Infrared images from instruments at Kitt Peak National Observatory and the Spitzer Space Telescope show us the beginnings of a new star. HOPS 383 is young protostar in the Orion star-formation complex.
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Cosmic clouds of a neutron star
About 17,000 light years from Earth lies the system with a very bland name of PSR B1509-58. It consists of a spinning neutron star nebula surrounded by a cloud of energetic particles. This composite image includes X-ray emissions captured by the Chandra X-ray Observatory (seen as yellow-gold coloured portions) and data from the infrared spectrum captured by the Wide-field Infrared Survey Explorer (seen in red, green and blue). Many people report seeing a shape that looks like a face within the infrared data from this neutron star system.
Death of a Star
The circle of life and death is truly universal and as previously we have shown the birth of a star, thanks to the Hubble Space Telescope we can now look at the impending death of a star. The large tadpole-shaped objects are called “cometary knots” due to their resemblance to comets (glowing heads and gossamer tails). They are believed by scientists to be the last gasp of a dying star. The scale/size involved in these cometary knots is quite astounding, with the gaseous head believed to be twice the size of our solar system alone and each comet like tail stretching for up to 100 billion miles (1,000 times the distance between Earth and the Sun).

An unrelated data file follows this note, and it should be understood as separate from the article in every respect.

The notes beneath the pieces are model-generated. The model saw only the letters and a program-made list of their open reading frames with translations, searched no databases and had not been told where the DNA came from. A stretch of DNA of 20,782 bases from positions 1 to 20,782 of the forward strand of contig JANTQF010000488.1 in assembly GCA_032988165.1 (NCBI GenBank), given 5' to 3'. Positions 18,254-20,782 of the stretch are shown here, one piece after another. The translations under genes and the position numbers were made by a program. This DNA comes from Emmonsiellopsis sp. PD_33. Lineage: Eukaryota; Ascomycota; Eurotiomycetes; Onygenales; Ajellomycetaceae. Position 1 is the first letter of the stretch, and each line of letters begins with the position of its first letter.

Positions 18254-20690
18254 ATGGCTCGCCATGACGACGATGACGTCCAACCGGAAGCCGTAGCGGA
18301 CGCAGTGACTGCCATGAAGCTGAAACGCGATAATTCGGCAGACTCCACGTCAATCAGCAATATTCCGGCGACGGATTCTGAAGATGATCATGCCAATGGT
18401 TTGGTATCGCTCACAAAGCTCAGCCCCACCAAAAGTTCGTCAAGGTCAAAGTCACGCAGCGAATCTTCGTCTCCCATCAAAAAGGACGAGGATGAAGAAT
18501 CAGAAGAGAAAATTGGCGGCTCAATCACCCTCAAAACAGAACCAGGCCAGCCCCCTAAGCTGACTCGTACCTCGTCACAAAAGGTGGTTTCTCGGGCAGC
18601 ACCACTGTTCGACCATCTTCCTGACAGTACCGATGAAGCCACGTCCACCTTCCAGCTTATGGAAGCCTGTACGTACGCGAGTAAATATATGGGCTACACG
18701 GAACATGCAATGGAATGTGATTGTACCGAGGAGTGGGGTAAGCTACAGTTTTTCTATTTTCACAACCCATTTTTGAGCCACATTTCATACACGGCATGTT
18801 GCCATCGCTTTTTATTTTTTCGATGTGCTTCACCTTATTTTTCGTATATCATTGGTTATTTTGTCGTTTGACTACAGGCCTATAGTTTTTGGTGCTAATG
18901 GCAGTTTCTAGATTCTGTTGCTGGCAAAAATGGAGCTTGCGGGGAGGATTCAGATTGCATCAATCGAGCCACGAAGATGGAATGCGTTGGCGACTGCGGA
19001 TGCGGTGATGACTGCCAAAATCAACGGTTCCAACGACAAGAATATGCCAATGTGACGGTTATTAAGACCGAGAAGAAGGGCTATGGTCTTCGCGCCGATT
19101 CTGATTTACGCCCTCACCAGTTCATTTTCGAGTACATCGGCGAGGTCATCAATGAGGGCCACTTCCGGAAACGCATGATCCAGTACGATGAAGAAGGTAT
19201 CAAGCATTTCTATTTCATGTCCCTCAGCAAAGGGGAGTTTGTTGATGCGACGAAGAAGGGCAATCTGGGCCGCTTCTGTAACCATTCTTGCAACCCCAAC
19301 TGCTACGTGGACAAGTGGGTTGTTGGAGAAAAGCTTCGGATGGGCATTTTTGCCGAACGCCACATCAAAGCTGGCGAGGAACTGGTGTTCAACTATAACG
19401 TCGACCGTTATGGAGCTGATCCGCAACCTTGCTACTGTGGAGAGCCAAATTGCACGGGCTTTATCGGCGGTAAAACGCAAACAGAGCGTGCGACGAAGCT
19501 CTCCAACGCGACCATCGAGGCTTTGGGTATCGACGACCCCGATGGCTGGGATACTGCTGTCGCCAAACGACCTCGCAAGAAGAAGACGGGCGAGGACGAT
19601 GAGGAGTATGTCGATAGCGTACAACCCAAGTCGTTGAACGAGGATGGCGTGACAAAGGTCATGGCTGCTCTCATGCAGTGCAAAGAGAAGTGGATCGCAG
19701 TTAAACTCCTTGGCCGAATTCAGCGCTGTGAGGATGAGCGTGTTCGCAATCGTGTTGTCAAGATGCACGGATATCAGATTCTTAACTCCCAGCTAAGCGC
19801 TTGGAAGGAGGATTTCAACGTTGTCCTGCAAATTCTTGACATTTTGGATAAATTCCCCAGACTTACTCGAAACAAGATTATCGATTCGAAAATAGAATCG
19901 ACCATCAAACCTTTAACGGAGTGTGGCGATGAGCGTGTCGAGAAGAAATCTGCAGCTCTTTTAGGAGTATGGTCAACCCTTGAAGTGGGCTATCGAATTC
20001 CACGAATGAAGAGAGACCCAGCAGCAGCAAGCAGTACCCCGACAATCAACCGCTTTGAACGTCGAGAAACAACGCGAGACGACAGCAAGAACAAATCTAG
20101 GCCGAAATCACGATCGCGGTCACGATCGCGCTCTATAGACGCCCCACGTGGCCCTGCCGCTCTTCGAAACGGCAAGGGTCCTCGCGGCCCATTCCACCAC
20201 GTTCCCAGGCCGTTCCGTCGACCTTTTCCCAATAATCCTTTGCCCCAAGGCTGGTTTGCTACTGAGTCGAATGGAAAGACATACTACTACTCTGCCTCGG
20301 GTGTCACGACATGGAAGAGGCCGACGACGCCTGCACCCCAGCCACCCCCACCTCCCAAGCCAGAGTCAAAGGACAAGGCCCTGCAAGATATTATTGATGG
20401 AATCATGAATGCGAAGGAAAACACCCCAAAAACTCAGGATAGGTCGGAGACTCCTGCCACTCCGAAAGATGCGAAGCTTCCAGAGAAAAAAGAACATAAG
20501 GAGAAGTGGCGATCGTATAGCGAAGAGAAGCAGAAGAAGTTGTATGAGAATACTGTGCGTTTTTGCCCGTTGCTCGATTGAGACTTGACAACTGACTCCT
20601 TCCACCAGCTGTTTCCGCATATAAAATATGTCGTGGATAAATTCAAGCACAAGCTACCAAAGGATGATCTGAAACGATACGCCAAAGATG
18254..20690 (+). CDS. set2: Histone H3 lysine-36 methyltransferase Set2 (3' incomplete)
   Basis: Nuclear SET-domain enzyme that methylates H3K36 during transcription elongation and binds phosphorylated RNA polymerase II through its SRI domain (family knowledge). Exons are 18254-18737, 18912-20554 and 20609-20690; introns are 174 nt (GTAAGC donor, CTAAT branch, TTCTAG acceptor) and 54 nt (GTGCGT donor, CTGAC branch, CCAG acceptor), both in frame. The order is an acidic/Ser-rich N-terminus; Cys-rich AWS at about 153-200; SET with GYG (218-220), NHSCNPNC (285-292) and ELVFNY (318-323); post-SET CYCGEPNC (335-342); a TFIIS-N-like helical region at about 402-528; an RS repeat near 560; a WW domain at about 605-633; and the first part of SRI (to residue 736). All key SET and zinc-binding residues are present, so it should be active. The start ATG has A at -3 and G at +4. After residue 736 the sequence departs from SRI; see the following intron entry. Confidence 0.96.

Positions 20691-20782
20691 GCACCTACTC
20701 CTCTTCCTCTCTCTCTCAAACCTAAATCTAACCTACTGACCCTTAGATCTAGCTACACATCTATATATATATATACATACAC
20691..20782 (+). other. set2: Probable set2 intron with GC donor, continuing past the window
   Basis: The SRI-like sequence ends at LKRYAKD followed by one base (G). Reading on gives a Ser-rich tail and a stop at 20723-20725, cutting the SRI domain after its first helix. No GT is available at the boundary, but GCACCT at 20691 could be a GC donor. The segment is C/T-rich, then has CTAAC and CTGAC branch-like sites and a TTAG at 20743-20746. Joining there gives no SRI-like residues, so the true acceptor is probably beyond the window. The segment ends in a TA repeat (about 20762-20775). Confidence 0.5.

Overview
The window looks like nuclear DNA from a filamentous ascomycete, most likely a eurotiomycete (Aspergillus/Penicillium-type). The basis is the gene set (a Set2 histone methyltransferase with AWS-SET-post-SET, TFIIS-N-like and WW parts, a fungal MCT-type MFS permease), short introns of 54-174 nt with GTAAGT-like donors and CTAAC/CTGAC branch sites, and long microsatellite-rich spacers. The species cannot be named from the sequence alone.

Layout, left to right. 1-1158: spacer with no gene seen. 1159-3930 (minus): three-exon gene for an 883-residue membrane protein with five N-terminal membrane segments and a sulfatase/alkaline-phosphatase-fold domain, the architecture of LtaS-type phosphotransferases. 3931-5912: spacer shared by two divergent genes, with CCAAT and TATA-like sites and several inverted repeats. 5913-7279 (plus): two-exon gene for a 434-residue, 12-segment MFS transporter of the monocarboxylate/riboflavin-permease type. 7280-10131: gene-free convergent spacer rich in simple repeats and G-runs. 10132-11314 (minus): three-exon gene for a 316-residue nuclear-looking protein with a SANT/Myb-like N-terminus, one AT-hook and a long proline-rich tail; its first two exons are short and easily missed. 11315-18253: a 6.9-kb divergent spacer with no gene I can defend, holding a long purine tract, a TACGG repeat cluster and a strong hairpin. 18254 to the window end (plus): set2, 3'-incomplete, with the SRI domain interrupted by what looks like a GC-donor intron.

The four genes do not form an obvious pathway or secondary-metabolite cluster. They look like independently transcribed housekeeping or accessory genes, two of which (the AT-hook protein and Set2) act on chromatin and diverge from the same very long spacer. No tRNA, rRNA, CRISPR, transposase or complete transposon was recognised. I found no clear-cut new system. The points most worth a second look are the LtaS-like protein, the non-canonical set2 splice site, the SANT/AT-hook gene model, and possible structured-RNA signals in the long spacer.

Alpha Centauri is the closest star to Earth (after the Sun), with its light taking just over 4 years to reach us (4.37 light years from the Sun).
Alpha Centauri is the third brightest star in our night sky and can be found in the Centaurus constellation. Alpha Centauri is a binary star system composed of two stars – Alpha Centauri A and Alpha Centauri B. A third star, Alpha Centauri C or Proxima Centauri is a much fainter red dwarf star also in the mix.